We could try to blame Oprah Winfrey, but for once, that wouldn’t be fair.
On one episode of her program, who knows how long ago, the emphatically unmarried megastar grew visibly impatient with some young woman in the audience who was whining about wanting to get married.
Oprah said something like, “You don’t really want to get married. You just want the wedding, right? To have your ‘special day’? So buy yourself a white dress and throw yourself a party.”
I remember that because it was something my Brodie-esque Grade 11 religion teacher might have snapped at the gaggle of Ginas clucking over Modern Brides in the back row.
Now: Oprah is, indeed, responsible for plenty of cultural corrosion. That said, I doubt her throwaway comments inspired one Yasmin Eleby—despite her superficial resemblance to the queen-size media mogul—to do what she did last week.
She married herself.
Not really. That’s still not legal. (Give it time.)
But Eleby explained to the press that she had always vowed that if she was still single on her 40th birthday, “she would have a wedding for one.”
Draped in a vivid purple gown, and flanked by a half-dozen bridesmaids of equally generous proportions, Eleby wrote, directed, and starred in a “spiritual ceremony” held at the Houston Museum of African American Culture. Given the venue, I presume the festivities included “jumping the broom,” a tradition that, given the average African-American’s body mass index, should probably be regulated by the Department of Health and Human Services, or even banned outright. (Give it time.)
Not only are they rather fat these days, but also—as a friend reminded me when I shared Eleby’s story—blacks possess stratospheric levels of self-esteem, especially the women. Factor in the steep shortage of un-incarcerated and otherwise non-trifling black men, and presto: Eleby’s narcissistic excuse for a fancy-dress party makes a weird, pathetic kind of sense.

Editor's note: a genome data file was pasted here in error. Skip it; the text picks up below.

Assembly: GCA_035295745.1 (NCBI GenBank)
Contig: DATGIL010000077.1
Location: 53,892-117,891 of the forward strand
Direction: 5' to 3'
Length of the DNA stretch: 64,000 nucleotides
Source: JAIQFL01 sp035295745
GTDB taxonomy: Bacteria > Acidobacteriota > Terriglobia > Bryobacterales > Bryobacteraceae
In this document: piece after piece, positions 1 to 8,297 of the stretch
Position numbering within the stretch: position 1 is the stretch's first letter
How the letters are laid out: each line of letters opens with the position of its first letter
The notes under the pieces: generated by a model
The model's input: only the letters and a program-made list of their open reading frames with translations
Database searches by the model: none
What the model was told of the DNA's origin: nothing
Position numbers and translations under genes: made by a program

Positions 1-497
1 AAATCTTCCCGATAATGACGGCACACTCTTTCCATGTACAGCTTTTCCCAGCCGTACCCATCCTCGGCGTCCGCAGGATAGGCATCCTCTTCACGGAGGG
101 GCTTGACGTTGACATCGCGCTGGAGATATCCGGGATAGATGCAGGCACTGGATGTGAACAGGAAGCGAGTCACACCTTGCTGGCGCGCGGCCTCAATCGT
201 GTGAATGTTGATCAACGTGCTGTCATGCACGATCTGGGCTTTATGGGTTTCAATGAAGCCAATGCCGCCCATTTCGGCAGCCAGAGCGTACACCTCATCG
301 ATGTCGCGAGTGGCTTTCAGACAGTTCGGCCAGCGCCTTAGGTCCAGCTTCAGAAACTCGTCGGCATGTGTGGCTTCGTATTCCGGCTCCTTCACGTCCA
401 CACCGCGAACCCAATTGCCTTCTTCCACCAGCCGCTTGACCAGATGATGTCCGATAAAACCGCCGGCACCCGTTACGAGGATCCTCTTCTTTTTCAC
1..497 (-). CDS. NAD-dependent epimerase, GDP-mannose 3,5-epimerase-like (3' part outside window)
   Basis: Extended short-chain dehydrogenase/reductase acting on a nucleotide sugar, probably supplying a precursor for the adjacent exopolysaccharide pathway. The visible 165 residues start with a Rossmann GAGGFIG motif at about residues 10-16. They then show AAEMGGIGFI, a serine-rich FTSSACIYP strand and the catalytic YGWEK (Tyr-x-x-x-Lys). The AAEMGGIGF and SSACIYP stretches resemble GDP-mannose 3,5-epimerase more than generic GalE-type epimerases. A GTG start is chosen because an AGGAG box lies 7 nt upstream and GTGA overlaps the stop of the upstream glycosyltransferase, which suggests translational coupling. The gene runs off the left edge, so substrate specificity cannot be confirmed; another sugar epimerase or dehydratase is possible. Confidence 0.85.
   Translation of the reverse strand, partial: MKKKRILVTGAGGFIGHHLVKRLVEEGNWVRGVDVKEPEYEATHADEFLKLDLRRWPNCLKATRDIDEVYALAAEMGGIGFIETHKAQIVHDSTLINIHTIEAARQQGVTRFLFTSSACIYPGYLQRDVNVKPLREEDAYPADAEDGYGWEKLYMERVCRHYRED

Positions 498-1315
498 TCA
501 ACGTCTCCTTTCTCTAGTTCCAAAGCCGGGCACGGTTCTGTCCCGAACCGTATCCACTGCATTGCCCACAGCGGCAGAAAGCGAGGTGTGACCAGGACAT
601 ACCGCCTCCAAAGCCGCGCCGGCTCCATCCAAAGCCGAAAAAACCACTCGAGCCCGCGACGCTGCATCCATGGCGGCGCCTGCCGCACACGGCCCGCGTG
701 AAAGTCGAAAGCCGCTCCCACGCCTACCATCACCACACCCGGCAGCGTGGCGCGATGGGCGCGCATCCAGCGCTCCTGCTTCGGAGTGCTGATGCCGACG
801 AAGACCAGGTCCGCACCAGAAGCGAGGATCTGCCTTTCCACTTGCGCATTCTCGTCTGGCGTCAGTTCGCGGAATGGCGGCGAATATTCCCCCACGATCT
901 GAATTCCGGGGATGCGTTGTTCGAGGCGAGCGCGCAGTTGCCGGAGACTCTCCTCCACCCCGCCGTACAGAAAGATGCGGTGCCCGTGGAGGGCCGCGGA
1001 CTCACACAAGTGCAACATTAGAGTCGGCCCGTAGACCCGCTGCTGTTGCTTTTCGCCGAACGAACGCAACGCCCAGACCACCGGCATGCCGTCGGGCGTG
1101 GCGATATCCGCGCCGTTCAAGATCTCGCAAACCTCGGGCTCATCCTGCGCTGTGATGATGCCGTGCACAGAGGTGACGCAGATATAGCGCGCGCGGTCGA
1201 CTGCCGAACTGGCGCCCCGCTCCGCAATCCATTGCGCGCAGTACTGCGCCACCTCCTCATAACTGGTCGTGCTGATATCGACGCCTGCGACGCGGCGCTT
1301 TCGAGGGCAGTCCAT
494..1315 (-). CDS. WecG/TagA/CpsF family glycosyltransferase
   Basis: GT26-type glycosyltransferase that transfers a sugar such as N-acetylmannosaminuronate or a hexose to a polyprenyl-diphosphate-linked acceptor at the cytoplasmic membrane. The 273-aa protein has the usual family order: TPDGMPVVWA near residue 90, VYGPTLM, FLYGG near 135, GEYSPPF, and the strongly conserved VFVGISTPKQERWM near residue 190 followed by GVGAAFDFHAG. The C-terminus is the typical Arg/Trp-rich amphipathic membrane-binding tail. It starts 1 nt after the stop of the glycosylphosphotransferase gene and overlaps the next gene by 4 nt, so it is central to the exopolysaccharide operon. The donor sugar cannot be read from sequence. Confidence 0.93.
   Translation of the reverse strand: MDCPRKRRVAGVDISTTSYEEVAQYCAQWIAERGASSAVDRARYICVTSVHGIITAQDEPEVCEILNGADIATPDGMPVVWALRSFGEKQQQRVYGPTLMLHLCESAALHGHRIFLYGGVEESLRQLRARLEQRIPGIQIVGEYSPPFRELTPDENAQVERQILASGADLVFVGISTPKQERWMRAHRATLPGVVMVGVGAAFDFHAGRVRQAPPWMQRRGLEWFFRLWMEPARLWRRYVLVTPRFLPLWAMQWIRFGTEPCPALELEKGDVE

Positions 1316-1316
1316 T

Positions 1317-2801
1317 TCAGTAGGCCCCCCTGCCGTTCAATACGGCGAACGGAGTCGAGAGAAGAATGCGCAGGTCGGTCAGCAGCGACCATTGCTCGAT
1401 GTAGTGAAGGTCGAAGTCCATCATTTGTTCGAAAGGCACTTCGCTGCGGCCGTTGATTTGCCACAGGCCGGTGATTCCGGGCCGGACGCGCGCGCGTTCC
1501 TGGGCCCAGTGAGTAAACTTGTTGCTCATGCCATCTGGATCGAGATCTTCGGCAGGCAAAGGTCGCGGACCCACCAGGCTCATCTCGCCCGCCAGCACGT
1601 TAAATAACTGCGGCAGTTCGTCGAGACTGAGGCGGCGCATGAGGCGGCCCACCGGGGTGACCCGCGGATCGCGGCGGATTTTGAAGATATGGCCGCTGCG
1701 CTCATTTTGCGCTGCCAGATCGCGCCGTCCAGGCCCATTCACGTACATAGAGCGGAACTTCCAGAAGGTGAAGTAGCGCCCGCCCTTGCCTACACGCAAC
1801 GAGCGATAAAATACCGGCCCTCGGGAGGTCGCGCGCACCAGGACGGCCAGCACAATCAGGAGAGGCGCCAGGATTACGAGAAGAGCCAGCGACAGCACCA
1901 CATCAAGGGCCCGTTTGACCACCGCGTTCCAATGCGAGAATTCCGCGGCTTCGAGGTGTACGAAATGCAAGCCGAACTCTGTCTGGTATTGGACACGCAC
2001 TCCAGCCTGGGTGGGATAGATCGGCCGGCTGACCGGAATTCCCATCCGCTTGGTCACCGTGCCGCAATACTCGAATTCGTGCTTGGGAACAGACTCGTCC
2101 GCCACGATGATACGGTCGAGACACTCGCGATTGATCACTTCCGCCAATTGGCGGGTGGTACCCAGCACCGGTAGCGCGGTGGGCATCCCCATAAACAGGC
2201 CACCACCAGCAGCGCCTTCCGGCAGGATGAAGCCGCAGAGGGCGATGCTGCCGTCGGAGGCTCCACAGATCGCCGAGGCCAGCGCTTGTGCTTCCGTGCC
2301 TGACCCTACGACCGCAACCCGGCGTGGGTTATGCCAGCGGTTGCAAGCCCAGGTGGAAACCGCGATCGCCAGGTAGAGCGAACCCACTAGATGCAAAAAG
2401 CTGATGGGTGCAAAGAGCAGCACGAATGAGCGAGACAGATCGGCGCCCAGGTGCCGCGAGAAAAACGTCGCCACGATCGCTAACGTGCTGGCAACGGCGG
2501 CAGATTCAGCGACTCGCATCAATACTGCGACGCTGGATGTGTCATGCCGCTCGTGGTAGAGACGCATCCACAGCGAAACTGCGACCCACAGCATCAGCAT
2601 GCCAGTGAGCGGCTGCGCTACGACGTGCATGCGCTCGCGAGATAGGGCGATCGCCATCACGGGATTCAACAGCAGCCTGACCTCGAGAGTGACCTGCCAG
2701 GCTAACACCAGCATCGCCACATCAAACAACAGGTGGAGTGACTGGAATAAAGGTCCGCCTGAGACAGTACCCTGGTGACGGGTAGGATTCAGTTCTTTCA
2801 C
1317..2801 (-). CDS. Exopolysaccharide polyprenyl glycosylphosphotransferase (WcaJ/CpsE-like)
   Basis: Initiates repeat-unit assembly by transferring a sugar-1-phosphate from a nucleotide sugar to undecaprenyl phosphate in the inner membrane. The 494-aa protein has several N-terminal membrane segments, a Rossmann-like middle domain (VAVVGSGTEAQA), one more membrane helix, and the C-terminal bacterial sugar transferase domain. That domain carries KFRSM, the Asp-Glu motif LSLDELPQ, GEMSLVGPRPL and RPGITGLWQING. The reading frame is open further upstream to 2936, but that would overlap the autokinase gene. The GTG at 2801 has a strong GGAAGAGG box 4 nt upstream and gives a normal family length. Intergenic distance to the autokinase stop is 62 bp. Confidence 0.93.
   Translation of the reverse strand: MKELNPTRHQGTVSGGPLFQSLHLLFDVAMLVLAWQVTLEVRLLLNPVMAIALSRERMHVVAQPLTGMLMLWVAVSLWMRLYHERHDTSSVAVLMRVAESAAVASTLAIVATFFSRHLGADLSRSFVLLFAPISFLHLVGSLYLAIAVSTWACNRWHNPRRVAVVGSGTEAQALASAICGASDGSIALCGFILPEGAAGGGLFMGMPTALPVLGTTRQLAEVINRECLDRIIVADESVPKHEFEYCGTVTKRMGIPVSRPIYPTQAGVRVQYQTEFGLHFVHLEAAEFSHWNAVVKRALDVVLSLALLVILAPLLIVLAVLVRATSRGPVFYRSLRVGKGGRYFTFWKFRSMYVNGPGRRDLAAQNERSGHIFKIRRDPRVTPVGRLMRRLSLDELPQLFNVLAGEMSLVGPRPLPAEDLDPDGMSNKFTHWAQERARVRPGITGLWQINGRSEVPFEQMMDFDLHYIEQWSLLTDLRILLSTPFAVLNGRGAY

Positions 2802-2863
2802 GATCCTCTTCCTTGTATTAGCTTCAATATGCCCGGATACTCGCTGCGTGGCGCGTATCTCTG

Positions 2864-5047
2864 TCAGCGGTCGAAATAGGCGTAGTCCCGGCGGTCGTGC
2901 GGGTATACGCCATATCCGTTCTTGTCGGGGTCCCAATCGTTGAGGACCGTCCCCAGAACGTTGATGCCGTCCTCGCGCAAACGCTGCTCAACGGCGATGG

Except marrying yourself isn’t just “a black thing”: self-marriages were celebrated by a Dutch woman in 2003, a female from Taipei in 2010, a white chick in North Dakota two years later, and a British lady last fall.
That’s hardly the critical mass required to qualify as a genuine trend, but since when has that stopped social scientists and other hucksters? Some are clearly hoping to turn “self” into the new “gay” as far as marriage goes. They’ve got the requisite clumsy neologism—“sologamy”—and they just need the lucrative movement to go with it.
Visit SelfMarriageCeremonies.com and sign up for their $200 “self-study program.” This “10-Week Initiation into Sacred Union”—strictly speaking, shouldn’t that be “Oneness”?—invites you to “walk down the aisle of your own heart and meet yourself unveiled.”
There follows a metric ton of the sort of New Age prattle even Oprah doesn’t mouth as much anymore: the cloying, clichéd rhetoric crafted to convince lonely, aging, cubicle-bound, carb-addicted females that they deserve to enjoy a “wild and precious life.”
As Nigland became a young man, he started to experience undeniable sexual feelings for himself. “At first, I tried to ignore them. But, one day when my hand innocently brushed up against my thigh, I knew that I had to take it to the next level.”
(In a still-fictional, and funnier, follow-up, Nigland gets a divorce, “citing irreconcilable differences.”)
Not that men are averse to make-believe matrimony: I found a Chinese man who married “a foam-board cutout of himself (…) in a lovely red dress”; a Javan wed to “an ageless, invisible fairy”; a goat’s Sudanese groom; and an Indian and a German hitched to a dog and a cat, respectively.
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